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(CNN) – Centers for Disease Control and Prevention Director Dr. Tom Frieden said Wednesday that banning all travel to West Africa to prevent the spread of the Ebola virus would cause more problems than it would solve.
"It makes it hard to get health workers in, because they can't get out," he said. "If we make it harder to respond to the outbreak in West Africa, it will spread not only in those three countries (in West Africa hit hardest by Ebola) but to other parts of Africa and ultimately increase the risk here" in the United States.
Frieden made these remarks at a press conference announcing enhanced Ebola screening measures at select U.S. airports targeting travelers from West Africa.
These measures will "find people with fever" as well as those who have been in contact with people infected with the virus, he said. Most passengers tracked in West Africa with fevers actually had other illnesses, something that Frieden acknowledged could happen in the United States as well.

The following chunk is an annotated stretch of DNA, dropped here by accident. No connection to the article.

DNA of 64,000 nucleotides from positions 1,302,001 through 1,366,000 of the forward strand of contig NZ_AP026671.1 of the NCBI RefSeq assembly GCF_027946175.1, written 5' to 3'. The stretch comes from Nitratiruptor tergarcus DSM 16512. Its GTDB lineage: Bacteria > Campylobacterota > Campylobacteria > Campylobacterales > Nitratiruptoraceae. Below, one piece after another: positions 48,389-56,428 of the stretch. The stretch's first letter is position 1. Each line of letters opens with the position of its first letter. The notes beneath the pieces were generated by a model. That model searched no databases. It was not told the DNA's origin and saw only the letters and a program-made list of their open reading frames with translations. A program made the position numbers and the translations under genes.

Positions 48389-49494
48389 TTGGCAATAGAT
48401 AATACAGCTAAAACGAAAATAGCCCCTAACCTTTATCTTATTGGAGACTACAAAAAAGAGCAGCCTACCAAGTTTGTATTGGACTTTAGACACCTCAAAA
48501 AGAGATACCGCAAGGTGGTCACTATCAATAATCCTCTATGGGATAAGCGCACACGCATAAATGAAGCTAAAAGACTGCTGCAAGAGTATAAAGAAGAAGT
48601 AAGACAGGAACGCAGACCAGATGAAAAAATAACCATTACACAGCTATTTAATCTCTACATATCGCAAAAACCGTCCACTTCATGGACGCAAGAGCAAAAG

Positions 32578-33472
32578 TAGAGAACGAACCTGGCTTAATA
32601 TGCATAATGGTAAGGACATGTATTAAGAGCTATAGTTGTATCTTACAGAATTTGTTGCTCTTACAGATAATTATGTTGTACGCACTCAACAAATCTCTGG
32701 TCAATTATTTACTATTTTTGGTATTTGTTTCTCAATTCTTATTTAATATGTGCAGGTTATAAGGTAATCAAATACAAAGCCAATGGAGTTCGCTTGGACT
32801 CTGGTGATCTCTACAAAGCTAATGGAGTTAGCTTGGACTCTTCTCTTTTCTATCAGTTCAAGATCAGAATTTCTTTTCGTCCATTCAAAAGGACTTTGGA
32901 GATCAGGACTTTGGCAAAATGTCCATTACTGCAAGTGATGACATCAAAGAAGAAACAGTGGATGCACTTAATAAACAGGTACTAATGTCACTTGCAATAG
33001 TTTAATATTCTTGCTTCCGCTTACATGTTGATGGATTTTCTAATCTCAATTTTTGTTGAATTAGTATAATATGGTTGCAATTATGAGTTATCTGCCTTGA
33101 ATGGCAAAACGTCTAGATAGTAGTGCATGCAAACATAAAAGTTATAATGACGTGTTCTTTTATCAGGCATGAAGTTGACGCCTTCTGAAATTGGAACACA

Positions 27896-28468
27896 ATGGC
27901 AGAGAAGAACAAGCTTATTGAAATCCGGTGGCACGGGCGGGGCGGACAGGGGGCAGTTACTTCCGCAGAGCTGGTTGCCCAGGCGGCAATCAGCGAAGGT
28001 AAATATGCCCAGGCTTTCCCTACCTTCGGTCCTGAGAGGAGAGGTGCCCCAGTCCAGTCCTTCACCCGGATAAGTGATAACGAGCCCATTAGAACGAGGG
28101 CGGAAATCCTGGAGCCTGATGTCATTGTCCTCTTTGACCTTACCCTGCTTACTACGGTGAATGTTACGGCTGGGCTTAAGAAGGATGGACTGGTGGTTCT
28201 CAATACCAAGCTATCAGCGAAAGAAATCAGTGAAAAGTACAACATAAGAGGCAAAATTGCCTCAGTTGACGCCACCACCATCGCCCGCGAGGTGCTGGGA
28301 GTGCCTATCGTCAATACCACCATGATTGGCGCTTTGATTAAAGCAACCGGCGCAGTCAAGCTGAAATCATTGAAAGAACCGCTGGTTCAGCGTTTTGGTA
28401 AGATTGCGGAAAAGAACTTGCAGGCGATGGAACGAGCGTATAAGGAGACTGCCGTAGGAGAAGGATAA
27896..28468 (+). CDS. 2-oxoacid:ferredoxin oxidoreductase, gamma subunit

"So we expect to see some patients with fever," the CDC director said. "And that will cause some understandable concern at the airports."
Frieden said that these new measures are helpful, but they won't entirely eliminate the risk of the virus spreading.
"Whatever we do can't get the risk to zero here in the interconnected world that we live in today," he said.
The CDC director also offered his condolences to family and friends of Thomas Eric Duncan, the first person diagnosed with Ebola in the United States who died from the virus earlier in the day.
"He is a face that we associate now with Ebola," Frieden said of Duncan, before mentioning all those who have died from the virus in West Africa.
The head of the CDC also talked about a patient in Frisco, Texas, who was recently transported to a hospital after a clinic reported possible Ebola symptoms.
This person "does not have either definite contact with Ebola" - i.e. the patient is not known to have been exposed - "or definite symptoms of Ebola," according to Frieden.